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          Front Page

Training for Life

By Andrea Schoellkopf
Journal Staff Writer
          Each morning, Toni Romero is at Rio Grande High learning her reading, writing and math, in addition to AP Biology.
        But in the afternoons twice a week, she's learning about hair color, scalp treatments, setting perms and manicures.
        It's that class, which the high school junior takes through the Albuquerque Public Schools Career Enrichment Center, that she feels is most relevant in her pursuit of a cosmetology career.
        "I never thought I'd be able to take it as a class," said Romero, 17.
        Faced with high dropout rates, low graduation rates and students who aren't proficient in the basics, the state Public Education Department has been beefing up graduation requirements with four years each of math, science, social students and language arts, and remedial classes for students who aren't proficient in reading or math.
        Still, there are many students who dream of technical schools and beauty colleges rather than ivy-covered lecture halls, football games and Greek life.
        Steve Dolch, who teaches architecture construction classes at the career center, said the trades classes are "very limited" and should be expanded.
        "It's stuff you don't learn from books," said Paul Trujillo, a junior at the APS magnet school Early College Academy who is taking an architecture and construction class at Career Enrichment Center in preparation for construction industry work. "You learn from experience."
        Trujillo, who wants to go into carpentry at Central New Mexico Community College, says eventually he would like to take over his grandfather's construction and demolition business.
        Like sports, electives are seen as part of the lure that keeps students interested in school.
        Cosmetology teachers at the career center hear students say the only thing that keeps them going to school is knowing they could no longer go to cosmetology class if they dropped out.
        "These kids have dreams," said Clarabelle Hern, one of the three cosmetology instructors. "They want to go out and work. You can't create a one-size-fits-all."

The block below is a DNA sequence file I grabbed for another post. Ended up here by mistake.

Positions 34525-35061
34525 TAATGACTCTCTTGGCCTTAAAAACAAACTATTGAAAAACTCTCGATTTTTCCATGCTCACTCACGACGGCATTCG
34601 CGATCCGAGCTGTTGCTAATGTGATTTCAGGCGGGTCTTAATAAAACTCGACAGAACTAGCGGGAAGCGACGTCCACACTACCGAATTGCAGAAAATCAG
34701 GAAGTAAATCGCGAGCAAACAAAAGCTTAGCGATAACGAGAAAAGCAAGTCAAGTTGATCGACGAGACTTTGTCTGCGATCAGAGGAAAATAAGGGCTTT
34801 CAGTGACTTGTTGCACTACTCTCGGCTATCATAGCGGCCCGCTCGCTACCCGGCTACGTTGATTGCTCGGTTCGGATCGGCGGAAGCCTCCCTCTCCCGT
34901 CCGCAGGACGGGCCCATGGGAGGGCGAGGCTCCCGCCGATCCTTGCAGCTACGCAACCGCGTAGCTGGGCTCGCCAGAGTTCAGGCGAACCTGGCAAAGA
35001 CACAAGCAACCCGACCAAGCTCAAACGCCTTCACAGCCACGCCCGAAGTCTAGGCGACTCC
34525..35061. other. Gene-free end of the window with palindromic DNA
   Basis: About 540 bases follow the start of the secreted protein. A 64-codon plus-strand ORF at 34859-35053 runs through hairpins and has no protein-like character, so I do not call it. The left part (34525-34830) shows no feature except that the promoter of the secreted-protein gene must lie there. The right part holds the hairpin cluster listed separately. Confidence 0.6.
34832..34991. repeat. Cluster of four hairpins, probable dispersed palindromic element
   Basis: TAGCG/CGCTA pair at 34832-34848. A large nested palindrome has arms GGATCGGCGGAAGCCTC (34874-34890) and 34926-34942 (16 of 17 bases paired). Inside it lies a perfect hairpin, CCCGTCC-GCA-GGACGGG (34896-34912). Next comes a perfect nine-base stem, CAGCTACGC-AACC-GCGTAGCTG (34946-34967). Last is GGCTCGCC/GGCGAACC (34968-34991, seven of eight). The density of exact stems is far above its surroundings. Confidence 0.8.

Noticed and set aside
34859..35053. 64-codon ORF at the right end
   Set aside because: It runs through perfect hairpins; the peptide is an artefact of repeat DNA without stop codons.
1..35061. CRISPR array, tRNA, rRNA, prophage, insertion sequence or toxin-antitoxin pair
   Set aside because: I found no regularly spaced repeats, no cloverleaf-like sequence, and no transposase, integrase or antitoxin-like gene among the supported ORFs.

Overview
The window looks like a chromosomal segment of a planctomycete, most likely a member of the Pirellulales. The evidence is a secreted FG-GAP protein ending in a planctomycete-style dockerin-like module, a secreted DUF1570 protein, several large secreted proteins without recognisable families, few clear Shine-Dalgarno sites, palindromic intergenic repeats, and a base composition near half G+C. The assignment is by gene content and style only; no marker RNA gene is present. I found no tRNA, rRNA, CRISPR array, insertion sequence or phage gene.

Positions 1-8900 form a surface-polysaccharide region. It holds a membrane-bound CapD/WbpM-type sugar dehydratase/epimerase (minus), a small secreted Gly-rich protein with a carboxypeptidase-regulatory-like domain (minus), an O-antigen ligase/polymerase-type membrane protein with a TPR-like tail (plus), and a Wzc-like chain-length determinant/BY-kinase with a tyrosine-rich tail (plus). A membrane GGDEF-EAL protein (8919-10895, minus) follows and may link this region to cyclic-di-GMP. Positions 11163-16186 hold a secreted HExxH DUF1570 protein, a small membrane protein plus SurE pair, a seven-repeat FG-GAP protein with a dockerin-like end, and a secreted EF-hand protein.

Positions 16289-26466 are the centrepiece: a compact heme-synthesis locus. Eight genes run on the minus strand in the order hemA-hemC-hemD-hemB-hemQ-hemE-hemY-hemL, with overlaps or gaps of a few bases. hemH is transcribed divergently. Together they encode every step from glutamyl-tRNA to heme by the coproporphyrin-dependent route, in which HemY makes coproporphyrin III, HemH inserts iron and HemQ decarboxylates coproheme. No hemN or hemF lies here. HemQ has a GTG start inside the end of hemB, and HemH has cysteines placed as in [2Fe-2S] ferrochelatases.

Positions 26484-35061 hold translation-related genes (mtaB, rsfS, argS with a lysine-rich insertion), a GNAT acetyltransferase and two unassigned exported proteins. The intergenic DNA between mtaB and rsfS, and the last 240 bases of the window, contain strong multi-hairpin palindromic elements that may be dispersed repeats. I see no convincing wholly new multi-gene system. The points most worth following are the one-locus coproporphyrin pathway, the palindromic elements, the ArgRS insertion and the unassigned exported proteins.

Carl Glaspie, an 18-year-old Cibola High senior, wants to be a diesel technician. Without his automotive classes, he said, he wouldn't find high school as interesting. "I wouldn't be as motivated," he said.
        The regular classes are "not my favorite classes," but in order to get into an automotive school he'll need a high school diploma first.
        Students must perform well at their high school before they can take electives at the Career Enrichment Center.
        APS Superintendent Winston Brooks said he sees a need to offer classes for kids who are not college-bound. Unfortunately, the focus and money right now must go toward beefing up the high school curriculum, he said.
        "It's our responsibility (that) they're college-ready," Brooks said. "... It's our job to prepare them."
        And while schools say they would like to offer trades courses, many simply can't because there are no available instructors.
        "One of the problems we run into ... is there are very few colleges producing wood shop teachers or metal shop teachers," CEC principal Scott Elder said. "Quite frankly, if you have those skills, you go into the field. I'm not sure that we're financially competitive."
        Valley High principal Anthony Griego had to drop his school's auto shop a few years ago when his longtime teacher retired and he couldn't find a replacement.
        When he tried to start the program up again, Valley couldn't afford the costs of equipping a modern auto-shop classroom.
        For many Albuquerque schools, the solution is sending kids to the career center, which is next to Albuquerque High. It draws from throughout the district, so there are enough students to fill low-demand classes, such as Japanese, AP physics or the nursing program from which seniors graduate as a licensed practical nurse.
        The center also houses the district's nationally certified automotive program.
        Cost is also a factor in providing such classes at the high schools.
        "Programs like these are expensive," said Mark Mulroy, who teaches automotive at Career Enrichment Center.
        Mulroy's students participate nationally in competitions sponsored by Ford and other companies. He says his students are heavily recruited for training programs in the automotive industry, and sometimes in aviation. He knows exactly who ends up in what training program, whether it be Arizona, Wyoming, Denver or Maryland, and has seen college-bound seniors visit him later from a trade school because they had changed their minds.
        Tony Monfiletto, founder of the Amy Biehl Charter School, is planning to open a new school this fall that will prepare students for the construction field.
        Partnering with the Associated General Contractors, Monfiletto said there's a demand for students who have been trained, as well as classes for students who want to buck the traditional format.
        "The need is apparent by the fact that we had so many kids that are disengaged from high school," he said. Construction-related teaching will occur all day long, even in English and math, where American literature may be approached from the perspective of period architecture, for instance.

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